Wednesday, February 17, 2010

kids, clowns, and social situations

“Travel…entitles you to meet interesting people whom you otherwise would never meet even if you laid traps or advertised for them. Not only do you meet them, but you also unmeet them…As there is so little time, bodies in motion tend to drop their guard and immediately get on with their stories” (Millman, 5).

Much like traveling, service has the potential to bring all kinds of people together even if encounters are short-lived. It is often the constraints of time that force individuals toward more concise, yet enriching experiences. Brief encounters may then prove to be unhindered by the limits of time, and may in fact allow for experiences that would not be found amongst those closest to an individual. What I mean to say is that social situations are clearly different according to the individuals involved and the dynamic of the given group or pairing. We allow different parts of ourselves to be expressed according to the respective social situation given.

If an individual finds themselves in the company of his or her most intimate friends, the social situation will differ from the same individual’s experience with new or distant acquaintances. There is sure to be a more formal relationship between individuals who are not intimates, and so each will uphold and look to social convention or tradition more so than they would in the company of close friends. This inherently provides the space for many different instances of humor.

Douglas suggests “that the joke form rarely lies in the utterance alone, but that it can be identified in the total social situation” (148). I would say that the joke form rests on an individual’s ability to assess a social situation so as to ascertain meaning, or humor, or both as well as his or her delivery. But Douglas’s concentration on social situations and the impact they have on jokes is smart and worth speculating.

Though my service-learning (Higher Achievement) has not yet had the chance to begin with the snow, I would think that kids occupy a middle ground in relation to social situations and the appropriate ways to conduct oneself accordingly. Kids are always testing social situations, seeing what they can and cannot get away with. They are in the process of learning what different situations call for or ask of them. The dynamic between a student, particularly young students, and a teacher or authoritative figure will differ from the relationship between a student and a fellow classmate, for example. But even though young students are inclined to act appropriately according to the situation, they are also more likely and willing to blur the lines a bit more than an older individual.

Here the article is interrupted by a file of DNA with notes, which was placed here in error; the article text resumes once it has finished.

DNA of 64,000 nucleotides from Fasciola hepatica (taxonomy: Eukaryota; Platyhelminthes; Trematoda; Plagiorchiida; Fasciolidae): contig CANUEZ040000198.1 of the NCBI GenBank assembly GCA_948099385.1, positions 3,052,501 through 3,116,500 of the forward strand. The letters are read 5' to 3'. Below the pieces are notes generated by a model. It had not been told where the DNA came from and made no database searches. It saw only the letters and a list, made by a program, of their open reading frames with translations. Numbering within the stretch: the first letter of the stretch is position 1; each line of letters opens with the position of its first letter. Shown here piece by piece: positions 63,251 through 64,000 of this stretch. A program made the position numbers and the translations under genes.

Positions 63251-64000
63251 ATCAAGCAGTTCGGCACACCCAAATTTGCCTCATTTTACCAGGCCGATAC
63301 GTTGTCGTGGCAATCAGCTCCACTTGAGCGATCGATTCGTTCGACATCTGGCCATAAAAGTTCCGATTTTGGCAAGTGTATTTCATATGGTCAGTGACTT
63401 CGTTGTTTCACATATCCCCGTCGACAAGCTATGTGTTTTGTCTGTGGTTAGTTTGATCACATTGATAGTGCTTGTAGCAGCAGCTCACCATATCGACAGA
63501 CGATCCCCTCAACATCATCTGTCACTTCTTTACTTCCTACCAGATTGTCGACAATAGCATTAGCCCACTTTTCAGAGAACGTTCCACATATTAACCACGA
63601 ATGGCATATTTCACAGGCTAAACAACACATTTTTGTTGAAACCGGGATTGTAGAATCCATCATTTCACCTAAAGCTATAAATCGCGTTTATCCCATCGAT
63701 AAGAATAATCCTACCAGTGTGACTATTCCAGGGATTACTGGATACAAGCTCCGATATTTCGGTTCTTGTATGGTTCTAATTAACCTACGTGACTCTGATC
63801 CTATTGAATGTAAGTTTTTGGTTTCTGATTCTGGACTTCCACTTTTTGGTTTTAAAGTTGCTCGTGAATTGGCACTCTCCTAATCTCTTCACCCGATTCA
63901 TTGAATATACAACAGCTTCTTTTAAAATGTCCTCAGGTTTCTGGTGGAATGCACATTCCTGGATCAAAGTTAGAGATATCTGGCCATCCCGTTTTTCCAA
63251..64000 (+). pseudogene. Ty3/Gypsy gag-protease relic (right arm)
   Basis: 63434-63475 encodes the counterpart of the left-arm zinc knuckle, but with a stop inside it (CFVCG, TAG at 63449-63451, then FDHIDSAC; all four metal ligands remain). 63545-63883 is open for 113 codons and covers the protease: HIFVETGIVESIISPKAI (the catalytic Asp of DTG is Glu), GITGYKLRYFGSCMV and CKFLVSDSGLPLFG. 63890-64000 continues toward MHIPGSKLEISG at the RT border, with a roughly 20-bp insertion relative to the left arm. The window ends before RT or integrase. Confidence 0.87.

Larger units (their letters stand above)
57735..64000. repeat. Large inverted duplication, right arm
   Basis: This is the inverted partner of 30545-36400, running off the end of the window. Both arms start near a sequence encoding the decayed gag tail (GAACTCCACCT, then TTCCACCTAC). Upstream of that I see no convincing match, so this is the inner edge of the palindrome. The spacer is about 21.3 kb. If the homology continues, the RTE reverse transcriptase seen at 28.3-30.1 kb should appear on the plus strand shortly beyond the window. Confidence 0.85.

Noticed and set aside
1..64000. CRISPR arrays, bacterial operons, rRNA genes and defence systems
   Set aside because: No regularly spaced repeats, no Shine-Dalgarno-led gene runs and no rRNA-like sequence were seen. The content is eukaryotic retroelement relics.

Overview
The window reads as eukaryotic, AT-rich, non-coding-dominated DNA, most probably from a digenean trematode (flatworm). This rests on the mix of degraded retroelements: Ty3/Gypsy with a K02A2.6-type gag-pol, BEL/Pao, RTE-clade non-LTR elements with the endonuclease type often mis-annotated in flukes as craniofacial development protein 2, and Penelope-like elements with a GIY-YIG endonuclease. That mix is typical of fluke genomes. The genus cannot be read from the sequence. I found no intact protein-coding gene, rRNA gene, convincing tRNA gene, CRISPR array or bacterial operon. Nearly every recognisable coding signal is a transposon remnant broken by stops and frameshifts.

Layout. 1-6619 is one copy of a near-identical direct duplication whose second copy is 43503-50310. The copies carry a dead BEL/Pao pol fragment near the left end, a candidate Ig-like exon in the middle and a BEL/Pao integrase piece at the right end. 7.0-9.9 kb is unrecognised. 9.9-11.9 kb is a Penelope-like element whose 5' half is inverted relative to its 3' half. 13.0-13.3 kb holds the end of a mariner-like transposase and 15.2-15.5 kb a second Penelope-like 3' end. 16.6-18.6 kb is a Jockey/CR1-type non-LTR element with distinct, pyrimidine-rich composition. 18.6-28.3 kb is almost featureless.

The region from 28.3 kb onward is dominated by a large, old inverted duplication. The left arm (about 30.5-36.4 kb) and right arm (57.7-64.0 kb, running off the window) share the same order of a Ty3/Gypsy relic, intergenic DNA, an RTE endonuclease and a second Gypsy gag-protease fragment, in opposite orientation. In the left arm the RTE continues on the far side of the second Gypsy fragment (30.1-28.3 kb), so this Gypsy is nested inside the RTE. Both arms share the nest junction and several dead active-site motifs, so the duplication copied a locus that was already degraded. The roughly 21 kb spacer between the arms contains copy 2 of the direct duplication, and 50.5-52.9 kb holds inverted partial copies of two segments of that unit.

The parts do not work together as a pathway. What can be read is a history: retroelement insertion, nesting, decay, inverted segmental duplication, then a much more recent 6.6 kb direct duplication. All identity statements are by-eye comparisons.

Though we touched upon the Fool a bit in class, Turner takes up the character in his work as well. If the clown or fool has the “license” or ability to speak, to speak truth, then he is somewhat cut off or isolated even from many social situations (though he may simultaneously often be found at their center). This freedom ties the fool to the divine or the sacred and is empowering even when the character may seem anything but powerful. Not to suggest that kids are fools, but there seems to be a likeness between the two. Young people are often corrected if something they say is deemed inappropriate, but are also permitted to make the mistakes more so than older individuals because they are still learning.

If a joke is a play upon form as Douglas says it is and “brings into relation disparate elements in such a way that one accepted pattern is challenged by the appearance of another which in some way was hidden in the first,” young students understand this and are constantly challenging and playing with the balance of power; often coming to the conclusion that such patterns are pointless (150). Different social situations allow for particular jokes, and kids, often times, are more willing to test the social situations they find themselves in; when a social situation is found to be unforgiving or unreceptive to a particular joke, there is humor to be found because that challenge of power or practice has disrupted some order.

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